To translate a poem, Sanders uses a mix of what he calls the literal and the poetic. He combines his understanding of a poem with its literal translation - taking into account French idioms and plays-on-words - and arrives at an English version that retains Desnos' original meaning and rhyme scheme.
The translations in "The Circle and the Star" are especially impressive considering that Sanders taught himself to read French, Costanzo said.
"It's hard to translate anything and capture the rhyme in English," he said. "What Todd's done is a real accomplishment."
It returns me to another place
I turn around but the sky changes
Yesterday I was a child
I am a man now
In addition to "The Circle and the Star," books published by Air and Nothingness Press include two books of Sanders' own poetry, "Lack River" and "Underland," and "Great Disguise," a poetry collection by CMU's Costanzo.
"I was really glad when Todd asked me to do something," Costanzo said. "He has a very firm idea about who he wants to publish."
A slim paperback printed with an ink jet printer, "Great Disguise" is an example of what Sanders refers to as "on-demand publishing" - when books are duplicated and sold as needed.
The Desnos book, on the other hand, is a cloth-bound volume printed on letterpress, a technique that's time-consuming, expensive and almost forgotten.
Letterpress books are beautiful, with intricate illustrations and type that seems to sink into the page, but few people today are willing to invest the time or the money. Sanders had to travel to Johnstown to find a company that could make letterpress plates, and the book was bound by an 83-year-old man and printed in Iowa.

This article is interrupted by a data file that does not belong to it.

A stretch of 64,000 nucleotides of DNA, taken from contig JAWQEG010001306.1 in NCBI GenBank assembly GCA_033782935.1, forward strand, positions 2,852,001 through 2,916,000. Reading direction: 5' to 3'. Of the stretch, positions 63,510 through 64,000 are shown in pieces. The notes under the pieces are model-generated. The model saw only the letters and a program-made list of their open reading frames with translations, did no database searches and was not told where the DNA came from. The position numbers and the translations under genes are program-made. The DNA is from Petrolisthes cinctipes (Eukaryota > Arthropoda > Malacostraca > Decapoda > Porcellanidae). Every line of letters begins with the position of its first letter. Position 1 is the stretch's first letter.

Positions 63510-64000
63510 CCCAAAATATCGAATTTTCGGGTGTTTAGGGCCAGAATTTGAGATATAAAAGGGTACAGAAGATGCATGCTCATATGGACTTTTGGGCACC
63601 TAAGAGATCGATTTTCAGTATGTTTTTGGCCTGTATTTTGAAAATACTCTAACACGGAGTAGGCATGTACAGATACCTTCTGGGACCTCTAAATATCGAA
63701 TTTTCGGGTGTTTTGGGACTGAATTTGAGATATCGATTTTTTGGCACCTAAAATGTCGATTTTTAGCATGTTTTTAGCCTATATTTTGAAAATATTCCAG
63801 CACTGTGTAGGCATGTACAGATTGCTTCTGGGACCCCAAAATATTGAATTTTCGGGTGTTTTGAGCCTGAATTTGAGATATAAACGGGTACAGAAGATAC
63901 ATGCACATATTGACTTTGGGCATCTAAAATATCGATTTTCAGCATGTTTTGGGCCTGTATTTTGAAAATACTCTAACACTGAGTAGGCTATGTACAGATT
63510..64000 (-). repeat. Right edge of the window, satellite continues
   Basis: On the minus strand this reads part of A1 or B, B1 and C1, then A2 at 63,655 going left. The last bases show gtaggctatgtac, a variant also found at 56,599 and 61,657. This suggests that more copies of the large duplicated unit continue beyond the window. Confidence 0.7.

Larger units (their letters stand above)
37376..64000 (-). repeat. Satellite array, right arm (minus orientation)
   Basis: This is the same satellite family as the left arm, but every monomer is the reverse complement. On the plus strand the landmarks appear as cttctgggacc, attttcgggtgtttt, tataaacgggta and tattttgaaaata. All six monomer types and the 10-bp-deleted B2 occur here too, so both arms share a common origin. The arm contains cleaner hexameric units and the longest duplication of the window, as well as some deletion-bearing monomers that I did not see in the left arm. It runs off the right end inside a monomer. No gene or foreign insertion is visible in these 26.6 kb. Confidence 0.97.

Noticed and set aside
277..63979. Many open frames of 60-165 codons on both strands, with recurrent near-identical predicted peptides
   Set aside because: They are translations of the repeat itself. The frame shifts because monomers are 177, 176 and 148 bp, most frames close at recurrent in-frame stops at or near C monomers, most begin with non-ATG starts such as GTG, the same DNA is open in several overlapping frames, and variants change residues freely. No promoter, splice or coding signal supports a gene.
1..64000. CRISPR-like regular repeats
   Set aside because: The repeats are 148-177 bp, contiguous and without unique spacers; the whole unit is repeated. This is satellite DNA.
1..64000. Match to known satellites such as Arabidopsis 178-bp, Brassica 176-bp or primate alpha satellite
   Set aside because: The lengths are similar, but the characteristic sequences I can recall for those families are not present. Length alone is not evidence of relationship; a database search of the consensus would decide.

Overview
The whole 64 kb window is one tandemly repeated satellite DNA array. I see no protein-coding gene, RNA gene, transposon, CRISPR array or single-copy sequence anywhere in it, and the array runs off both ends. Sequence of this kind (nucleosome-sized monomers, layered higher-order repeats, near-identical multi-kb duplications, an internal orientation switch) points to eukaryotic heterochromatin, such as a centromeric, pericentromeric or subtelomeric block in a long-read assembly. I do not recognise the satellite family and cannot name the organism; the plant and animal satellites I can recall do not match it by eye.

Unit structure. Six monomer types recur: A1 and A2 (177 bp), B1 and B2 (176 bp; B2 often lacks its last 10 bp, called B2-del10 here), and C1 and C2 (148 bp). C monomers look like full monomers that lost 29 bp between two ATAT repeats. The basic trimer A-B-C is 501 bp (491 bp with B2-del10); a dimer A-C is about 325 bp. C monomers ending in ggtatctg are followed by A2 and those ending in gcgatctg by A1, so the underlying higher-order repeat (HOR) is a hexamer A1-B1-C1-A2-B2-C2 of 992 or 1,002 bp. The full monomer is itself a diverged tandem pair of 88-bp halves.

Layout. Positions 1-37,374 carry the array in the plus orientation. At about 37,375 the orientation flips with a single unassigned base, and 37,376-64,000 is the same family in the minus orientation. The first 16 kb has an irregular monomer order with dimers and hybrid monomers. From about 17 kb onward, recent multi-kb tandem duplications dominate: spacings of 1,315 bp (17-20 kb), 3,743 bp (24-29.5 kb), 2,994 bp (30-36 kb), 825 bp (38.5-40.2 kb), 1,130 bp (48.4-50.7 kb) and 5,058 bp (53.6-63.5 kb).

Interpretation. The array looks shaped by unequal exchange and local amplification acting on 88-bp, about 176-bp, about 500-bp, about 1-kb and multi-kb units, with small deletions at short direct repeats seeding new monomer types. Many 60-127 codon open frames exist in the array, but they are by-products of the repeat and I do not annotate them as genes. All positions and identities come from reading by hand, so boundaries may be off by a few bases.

"If you're not doing wedding invitations, you're up the creek letterpress-wise," Sanders said.
The world is a strange thing
And the rose that rises among the roses
Does not resemble any of them.
One of Sanders' Web sites, "The Library," is a modern French literature Web site that was honored by the French Embassy in 1999 for being the Best American Web Site about French Culture. His second site, "The Online Center for Gidean Studies," is a Web site about novelist Andre Gide, another of Sanders' favorite French authors.
Sanders receives between 10 and 20 e-mails every week with questions and comments about the sites, and he spends several hours responding to inquiries.
"The whole reason I created the Web sites was so I could share these authors with other people," he said.
The same goes for "The Circle and the Star." Publication of the book marks the first time this set of Desnos poems has appeared in English, and Sanders plans to translate and publish more of Desnos' works, as well as additional works by contemporary authors.
The idea that more people will have access Desnos' poems is one that quietly pleases Sanders.
"The idea really just hit me," he said. "It's not me doing this and selling copies here and there. There are going to be people turning to these poems to understand Desnos."
And with Sanders as translator, that understanding will come from another poet, who has a true appreciation of Desnos' work.
The poem used throughout this story is titled "The Ring of Moebius," from "The Circle and the Star."